Though we are a nation of riflemen, not every long gun on the early American frontier had grooves in the barrel. Rifles were accurate at long ranges, but they were expensive pieces of gear. A good rifle could cost a hard-working longhunter the better part of a year’s earnings. A properly set up smooth-bored gun that is carefully loaded will give most rifles a run for their money in the accuracy department out to 100 yards.

The combination of relatively low cost and decent practical accuracy made smooth-bored guns a wise choice for frontiersmen. Records from trading companies show that even professional hunters, after a poor season, sometimes sold their rifles and bought less expensive smooth-bored guns to get the funds to re-outfit themselves for the next year’s hunting expedition. Though colonial gunsmiths made their share of excellent smooth-bored fowling pieces for the civilian market, there was another source of guns for the budget minded—military surplus.

Arming The Frontier

My father was a Vermont farmer after World War II. His first centerfire rifle was a 1917 Enfield in .30-06, and most of his friends had Mausers or Springfields. Back then, you could buy military surplus rifles out of a barrel in the hardware store for $10 or $15, so just about every farmer had one. It was the same in the 18th and 19th centuries.

At the end of the American War of Independence, the Continental Congress disbanded most of the Army by furloughing entire units. Congress gave the soldiers some of their back pay, but the cash-strapped congress couldn’t meet the whole expense. So, to placate the men, congress allowed them to keep their guns, uniforms and any Army equipment in their possession. Most of those guns were sold as soon as the former soldiers got home, to raise a little cash so they could get their farms going again.

That put thousands of surplus muskets into civilian hands, and many of them made their way to the frontier. The most common firelock brought home by the disbanded troops was the French Charleville musket. France was our principal ally during the revolution, and the French government provided thousands of these guns to the cause. The Charleville became the official long arm of the Continental Army, and it had a profound influence on United States military weapons for the next 50 years.

Modern Replica

Taylor’s & Company, in Winchester, Virginia, has an excellent replica of the 1766 model Charleville musket, and I was lucky enough to get one to test. I’m not a military re-enactor. My interest lies with civilian frontiersmen, but a military gun like this is very appropriate for a civilian out on the frontier. In fact, if you are on a budget and you are interested in re-creating a wide range of time periods, this gun can be used from the last third of the 18th century right through the mountain man era in the 19th century.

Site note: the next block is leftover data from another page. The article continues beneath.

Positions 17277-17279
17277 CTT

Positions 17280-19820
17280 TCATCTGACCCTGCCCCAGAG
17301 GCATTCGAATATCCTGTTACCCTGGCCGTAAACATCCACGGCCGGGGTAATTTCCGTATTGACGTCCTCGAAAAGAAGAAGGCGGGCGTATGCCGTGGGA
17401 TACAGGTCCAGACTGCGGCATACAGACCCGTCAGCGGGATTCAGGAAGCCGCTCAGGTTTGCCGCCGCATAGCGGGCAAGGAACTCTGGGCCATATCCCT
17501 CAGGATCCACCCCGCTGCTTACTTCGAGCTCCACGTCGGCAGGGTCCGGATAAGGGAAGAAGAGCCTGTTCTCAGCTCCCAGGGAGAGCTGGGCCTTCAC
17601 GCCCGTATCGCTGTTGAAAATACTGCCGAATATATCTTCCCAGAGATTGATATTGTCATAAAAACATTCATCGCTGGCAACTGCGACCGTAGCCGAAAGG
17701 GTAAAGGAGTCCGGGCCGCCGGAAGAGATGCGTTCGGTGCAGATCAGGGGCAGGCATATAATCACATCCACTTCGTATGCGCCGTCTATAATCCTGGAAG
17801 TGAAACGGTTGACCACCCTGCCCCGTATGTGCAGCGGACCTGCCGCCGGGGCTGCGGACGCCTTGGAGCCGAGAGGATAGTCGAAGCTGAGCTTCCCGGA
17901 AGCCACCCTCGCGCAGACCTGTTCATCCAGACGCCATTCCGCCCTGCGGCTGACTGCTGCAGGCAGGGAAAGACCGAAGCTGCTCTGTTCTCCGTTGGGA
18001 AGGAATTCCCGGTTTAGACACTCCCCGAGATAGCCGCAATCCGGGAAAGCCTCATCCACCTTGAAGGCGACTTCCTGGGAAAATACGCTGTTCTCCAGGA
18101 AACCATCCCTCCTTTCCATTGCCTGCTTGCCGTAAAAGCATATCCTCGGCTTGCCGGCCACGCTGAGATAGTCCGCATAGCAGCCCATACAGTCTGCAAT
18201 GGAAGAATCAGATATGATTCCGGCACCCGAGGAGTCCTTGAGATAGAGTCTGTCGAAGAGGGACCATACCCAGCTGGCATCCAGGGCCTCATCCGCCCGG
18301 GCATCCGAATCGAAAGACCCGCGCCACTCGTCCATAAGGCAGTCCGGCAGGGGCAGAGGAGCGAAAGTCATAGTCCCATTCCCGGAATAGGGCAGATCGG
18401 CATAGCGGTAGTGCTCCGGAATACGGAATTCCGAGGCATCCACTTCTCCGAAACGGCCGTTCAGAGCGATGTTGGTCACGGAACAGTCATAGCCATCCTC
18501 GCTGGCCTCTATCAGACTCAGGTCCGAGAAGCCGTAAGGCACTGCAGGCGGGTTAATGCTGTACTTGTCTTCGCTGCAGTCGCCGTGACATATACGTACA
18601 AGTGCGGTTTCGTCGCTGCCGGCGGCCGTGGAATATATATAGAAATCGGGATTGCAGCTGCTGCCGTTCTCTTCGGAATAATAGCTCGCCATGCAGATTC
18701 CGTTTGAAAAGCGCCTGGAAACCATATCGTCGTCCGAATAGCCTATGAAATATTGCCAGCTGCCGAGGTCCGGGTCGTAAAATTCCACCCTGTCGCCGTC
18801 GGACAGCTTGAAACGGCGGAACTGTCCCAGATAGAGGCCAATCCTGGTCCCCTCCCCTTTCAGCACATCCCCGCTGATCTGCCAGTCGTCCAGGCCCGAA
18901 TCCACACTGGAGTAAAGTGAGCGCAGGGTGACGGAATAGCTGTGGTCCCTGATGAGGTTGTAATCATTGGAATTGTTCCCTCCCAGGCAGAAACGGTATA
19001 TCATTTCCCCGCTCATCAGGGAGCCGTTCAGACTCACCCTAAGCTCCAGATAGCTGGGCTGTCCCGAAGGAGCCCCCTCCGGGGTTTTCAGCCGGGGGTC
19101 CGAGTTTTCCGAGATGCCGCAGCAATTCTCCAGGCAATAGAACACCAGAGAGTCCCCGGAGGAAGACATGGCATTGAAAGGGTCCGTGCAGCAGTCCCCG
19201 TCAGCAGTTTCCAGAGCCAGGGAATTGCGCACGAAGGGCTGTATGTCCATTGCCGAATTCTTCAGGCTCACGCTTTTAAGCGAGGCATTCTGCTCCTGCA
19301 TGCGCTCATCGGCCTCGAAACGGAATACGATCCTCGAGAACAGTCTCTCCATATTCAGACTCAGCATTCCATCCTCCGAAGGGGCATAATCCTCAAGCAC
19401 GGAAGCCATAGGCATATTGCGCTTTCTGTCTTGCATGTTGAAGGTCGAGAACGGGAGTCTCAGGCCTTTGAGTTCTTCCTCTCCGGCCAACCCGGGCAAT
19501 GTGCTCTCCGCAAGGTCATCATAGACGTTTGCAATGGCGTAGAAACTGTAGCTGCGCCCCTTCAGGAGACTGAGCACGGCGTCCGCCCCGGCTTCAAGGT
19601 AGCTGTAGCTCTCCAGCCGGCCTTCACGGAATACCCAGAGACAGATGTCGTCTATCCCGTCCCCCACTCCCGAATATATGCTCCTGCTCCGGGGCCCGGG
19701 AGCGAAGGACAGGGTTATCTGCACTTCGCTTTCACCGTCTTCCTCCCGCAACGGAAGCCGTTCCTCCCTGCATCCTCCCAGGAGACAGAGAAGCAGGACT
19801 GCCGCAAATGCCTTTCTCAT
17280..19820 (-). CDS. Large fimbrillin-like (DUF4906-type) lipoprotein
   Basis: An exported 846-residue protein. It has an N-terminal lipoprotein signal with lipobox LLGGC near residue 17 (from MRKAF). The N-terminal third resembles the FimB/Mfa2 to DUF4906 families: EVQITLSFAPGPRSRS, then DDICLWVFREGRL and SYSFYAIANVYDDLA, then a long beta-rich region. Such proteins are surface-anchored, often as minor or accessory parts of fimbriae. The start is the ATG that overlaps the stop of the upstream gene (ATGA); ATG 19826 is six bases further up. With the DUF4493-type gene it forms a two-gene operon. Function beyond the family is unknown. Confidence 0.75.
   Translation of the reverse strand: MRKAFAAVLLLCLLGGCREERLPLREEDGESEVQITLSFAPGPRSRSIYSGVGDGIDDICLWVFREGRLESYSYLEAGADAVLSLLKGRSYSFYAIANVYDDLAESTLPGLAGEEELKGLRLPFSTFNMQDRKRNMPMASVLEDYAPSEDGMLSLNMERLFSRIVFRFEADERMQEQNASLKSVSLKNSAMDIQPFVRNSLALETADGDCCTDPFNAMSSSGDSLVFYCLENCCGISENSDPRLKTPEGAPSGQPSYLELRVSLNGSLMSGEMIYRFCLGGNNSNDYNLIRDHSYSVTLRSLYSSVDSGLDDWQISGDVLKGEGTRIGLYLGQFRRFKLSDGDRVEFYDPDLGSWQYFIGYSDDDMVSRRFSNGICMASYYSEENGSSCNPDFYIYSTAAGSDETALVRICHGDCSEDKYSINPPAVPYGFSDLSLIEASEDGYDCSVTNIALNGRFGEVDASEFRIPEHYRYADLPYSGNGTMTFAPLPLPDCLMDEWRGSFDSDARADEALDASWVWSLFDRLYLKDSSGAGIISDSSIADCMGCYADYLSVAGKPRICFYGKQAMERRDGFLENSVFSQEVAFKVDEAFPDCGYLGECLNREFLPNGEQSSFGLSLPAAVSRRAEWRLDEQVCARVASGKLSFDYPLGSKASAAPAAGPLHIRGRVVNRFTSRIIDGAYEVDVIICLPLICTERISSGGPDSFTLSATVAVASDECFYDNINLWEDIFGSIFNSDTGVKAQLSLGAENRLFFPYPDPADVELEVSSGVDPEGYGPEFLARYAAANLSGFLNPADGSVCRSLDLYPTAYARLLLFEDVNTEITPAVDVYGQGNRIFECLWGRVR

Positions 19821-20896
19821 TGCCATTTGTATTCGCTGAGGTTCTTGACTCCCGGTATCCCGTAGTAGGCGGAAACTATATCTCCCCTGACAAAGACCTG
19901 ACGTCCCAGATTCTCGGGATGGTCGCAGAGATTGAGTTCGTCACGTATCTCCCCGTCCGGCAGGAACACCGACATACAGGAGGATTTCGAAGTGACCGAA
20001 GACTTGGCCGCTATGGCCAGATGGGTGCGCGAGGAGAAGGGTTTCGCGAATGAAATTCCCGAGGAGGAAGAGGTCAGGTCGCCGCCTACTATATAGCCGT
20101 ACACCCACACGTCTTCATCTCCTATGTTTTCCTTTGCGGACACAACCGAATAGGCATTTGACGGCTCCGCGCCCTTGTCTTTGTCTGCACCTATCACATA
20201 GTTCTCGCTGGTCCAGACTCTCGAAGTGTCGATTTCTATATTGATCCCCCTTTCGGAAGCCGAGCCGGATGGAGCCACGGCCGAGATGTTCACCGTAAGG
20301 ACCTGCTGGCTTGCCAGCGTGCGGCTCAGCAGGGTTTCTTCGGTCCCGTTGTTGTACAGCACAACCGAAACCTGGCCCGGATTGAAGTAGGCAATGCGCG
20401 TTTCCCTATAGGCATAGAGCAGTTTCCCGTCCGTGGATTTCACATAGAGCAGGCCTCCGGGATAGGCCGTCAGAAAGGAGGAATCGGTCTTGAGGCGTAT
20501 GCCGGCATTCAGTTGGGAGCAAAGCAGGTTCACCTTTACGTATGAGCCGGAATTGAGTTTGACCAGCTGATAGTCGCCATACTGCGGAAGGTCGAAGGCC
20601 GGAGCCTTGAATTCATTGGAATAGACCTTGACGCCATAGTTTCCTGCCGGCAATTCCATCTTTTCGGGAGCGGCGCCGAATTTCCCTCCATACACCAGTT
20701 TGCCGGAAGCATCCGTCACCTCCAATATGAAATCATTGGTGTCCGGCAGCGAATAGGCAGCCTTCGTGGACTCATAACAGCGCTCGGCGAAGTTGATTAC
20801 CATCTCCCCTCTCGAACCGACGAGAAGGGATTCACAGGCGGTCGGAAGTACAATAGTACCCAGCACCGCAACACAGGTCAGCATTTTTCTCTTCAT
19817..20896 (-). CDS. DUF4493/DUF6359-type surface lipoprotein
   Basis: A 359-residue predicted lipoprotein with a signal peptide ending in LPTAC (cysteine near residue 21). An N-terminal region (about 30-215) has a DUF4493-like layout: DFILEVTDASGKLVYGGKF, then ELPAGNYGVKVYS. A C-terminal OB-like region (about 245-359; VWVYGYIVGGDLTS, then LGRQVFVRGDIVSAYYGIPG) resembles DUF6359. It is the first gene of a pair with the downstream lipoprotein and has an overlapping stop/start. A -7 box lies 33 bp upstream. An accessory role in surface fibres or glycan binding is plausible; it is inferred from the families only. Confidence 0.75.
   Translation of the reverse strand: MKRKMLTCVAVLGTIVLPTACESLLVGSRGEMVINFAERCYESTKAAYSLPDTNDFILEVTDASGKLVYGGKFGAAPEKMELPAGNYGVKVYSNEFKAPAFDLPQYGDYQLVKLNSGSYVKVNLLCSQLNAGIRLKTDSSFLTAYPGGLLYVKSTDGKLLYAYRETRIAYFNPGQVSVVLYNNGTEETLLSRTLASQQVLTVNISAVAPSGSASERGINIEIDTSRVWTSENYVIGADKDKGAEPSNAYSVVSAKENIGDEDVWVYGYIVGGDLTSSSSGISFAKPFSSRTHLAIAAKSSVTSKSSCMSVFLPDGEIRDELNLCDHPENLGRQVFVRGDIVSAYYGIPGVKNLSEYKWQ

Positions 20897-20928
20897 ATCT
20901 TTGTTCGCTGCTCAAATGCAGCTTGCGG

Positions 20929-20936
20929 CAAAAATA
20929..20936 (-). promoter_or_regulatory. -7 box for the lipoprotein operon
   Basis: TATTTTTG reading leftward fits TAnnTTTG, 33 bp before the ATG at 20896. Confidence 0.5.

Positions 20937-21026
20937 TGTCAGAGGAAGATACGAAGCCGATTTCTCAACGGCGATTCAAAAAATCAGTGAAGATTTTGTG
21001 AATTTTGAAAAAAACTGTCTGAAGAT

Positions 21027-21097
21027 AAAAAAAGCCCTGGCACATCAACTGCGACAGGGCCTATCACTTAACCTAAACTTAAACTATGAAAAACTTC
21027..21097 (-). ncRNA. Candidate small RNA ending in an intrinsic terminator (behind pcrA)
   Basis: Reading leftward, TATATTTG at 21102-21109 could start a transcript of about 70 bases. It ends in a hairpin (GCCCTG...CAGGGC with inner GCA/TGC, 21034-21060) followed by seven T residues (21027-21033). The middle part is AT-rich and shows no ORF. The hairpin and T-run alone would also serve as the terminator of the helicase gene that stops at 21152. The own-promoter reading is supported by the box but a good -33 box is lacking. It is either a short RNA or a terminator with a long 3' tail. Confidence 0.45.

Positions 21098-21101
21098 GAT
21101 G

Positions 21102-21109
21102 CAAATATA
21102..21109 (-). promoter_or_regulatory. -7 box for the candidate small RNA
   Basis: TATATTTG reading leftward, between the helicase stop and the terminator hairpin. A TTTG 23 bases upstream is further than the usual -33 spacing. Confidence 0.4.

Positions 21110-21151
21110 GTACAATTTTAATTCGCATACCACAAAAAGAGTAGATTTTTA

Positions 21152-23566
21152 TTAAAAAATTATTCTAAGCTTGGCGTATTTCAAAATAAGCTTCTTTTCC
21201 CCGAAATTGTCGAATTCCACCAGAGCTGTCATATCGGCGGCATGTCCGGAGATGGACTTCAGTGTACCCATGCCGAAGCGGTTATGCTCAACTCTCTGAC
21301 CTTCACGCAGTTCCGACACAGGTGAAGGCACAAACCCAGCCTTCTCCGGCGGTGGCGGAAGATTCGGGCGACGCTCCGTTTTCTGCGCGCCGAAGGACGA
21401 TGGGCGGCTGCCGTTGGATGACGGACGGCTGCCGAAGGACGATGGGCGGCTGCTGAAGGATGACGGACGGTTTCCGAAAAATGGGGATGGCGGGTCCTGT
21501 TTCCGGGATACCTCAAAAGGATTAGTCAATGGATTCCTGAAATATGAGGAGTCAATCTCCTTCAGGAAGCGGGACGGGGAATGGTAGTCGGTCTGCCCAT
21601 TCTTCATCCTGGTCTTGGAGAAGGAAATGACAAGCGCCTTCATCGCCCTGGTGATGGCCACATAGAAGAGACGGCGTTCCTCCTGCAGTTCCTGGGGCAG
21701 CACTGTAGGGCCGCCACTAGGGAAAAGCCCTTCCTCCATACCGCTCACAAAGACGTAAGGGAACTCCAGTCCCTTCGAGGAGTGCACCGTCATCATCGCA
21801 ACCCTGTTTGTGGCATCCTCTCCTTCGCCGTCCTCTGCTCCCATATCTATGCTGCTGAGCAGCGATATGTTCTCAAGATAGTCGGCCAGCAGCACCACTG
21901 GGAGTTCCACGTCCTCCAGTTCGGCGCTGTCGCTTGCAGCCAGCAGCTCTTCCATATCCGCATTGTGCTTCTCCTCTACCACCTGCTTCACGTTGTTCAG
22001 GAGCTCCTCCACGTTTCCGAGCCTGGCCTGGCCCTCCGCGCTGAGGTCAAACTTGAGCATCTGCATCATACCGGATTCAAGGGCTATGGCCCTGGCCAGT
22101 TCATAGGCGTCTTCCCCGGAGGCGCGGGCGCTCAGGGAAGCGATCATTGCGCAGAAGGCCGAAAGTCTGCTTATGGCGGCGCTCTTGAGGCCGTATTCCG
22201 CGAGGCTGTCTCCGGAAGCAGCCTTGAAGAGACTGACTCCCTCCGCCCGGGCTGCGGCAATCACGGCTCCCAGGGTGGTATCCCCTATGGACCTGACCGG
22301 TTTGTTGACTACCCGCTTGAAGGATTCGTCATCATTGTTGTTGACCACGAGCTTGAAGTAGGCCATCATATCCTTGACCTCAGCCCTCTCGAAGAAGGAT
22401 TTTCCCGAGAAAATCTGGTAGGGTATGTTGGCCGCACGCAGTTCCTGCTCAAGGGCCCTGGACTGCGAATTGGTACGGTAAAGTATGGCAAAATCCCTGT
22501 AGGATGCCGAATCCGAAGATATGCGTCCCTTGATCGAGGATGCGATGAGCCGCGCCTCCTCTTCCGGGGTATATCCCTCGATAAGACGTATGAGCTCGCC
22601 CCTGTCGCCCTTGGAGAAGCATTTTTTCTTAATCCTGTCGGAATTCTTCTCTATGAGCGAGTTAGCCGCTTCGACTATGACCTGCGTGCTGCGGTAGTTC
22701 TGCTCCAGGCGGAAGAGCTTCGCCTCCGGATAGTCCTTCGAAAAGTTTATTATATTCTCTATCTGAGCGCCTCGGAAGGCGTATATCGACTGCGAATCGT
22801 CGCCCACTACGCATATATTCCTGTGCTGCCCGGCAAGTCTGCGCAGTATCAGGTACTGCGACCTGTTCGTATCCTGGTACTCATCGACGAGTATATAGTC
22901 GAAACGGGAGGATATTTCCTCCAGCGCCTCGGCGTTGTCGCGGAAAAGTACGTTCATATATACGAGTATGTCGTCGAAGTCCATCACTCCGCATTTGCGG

I know some of you think the Hawken rifle was the mountain man gun. And without a doubt, Hawken’s are great. In fact, Taylor’s has a couple of fine Hawken replica rifles in its stable. But Hawkens were pricey, and there were never that many of them in the mountains. A weapon like the Charleville would have been more typical, especially early in the period.

Pedersoli manufactures the Charleville replica in Italy for Taylor’s & Co. The Charleville has a 44-inch, .69-caliber barrel that is held in place by three barrel bands. The front barrel band has an integral front sight. The flintlock itself is massive. When I saw the huge mainspring, I figured this gun would wear out flints quickly, but I was wrong. I put 50 rounds through this gun over a couple of days, and I’m still on the original flint. After shooting around 30 rounds, I had to knap a new edge, and it is still sparking strongly.

All the metal on Taylor’s Charleville is left in the white and polished, which is just the way it would have been carried by the military. The stock is a nice piece of European walnut. The wood-to-metal fit is very good, and it shoots as good as it looks. The 3.5-pound trigger pull really helps you hit where you aim despite the crude front sight and the lack of a rear sight.

Taylor’s makes two models: the 1766 model and the 1777 model. I prefer the 1766 model because it has an inch more drop at the heel than the ’77. I find it hard to aim a model 1777. Of course, in the 18th century, aiming was the last thing anybody wanted a soldier to do. His job was to load fast and fire.

Loading Up

Continental Army soldiers loaded their muskets using paper cartridges that contained both the ball and the powder. Paper cartridges are very fast to load. In fact, when I get into a rhythm shooting them, I can actually put rounds downrange from a muzzleloader almost as fast as I can with a bolt-action military rifle. But unlike the .30-06 ammo our Doughboys shot in World War I, the paper cartridges shot by Continental soldiers have some intrinsic accuracy issues.